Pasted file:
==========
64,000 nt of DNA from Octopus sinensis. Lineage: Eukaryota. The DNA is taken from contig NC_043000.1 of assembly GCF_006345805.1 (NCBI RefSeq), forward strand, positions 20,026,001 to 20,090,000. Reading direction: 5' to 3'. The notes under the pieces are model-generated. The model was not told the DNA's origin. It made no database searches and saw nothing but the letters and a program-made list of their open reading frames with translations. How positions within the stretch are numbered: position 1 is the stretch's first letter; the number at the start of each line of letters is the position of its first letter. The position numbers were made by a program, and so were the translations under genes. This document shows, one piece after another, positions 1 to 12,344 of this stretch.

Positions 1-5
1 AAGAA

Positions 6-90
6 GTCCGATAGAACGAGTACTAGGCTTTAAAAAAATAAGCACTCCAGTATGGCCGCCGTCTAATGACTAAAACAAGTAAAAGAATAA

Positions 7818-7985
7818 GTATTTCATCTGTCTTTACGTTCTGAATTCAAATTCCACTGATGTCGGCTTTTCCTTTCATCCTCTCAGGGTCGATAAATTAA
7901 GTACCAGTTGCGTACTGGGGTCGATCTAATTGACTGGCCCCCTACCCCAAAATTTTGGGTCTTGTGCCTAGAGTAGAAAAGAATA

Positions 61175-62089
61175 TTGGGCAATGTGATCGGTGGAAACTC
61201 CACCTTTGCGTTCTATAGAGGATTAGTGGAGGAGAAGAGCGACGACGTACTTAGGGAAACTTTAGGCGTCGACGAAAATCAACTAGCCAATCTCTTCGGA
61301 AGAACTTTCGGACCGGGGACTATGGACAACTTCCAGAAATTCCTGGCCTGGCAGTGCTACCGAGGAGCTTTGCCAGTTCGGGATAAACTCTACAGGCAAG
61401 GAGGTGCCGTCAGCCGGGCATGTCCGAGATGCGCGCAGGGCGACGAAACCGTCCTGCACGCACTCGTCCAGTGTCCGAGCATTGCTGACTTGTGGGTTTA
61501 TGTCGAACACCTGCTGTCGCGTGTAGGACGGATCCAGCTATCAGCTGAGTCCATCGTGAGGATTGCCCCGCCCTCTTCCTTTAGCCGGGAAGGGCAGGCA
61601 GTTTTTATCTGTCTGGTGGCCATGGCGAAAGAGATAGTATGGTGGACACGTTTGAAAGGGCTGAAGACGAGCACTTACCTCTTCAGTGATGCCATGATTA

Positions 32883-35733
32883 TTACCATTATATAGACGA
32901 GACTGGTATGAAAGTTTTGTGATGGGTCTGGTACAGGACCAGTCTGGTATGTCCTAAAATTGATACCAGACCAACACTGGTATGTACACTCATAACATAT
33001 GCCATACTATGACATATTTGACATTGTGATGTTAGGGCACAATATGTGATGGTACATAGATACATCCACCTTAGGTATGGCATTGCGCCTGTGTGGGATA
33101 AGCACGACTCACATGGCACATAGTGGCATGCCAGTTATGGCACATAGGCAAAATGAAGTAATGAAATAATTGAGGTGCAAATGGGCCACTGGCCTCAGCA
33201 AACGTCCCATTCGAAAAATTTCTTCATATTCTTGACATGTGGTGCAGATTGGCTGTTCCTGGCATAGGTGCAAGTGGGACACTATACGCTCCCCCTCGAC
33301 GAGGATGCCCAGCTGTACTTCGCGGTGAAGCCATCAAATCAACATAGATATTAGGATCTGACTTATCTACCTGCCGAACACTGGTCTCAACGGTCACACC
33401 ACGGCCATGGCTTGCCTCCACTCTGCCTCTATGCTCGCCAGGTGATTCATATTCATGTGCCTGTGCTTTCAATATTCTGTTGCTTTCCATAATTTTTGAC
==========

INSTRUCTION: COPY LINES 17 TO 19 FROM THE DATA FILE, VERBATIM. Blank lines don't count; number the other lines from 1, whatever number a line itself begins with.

32883 TTACCATTATATAGACGA
32901 GACTGGTATGAAAGTTTTGTGATGGGTCTGGTACAGGACCAGTCTGGTATGTCCTAAAATTGATACCAGACCAACACTGGTATGTACACTCATAACATAT
33001 GCCATACTATGACATATTTGACATTGTGATGTTAGGGCACAATATGTGATGGTACATAGATACATCCACCTTAGGTATGGCATTGCGCCTGTGTGGGATA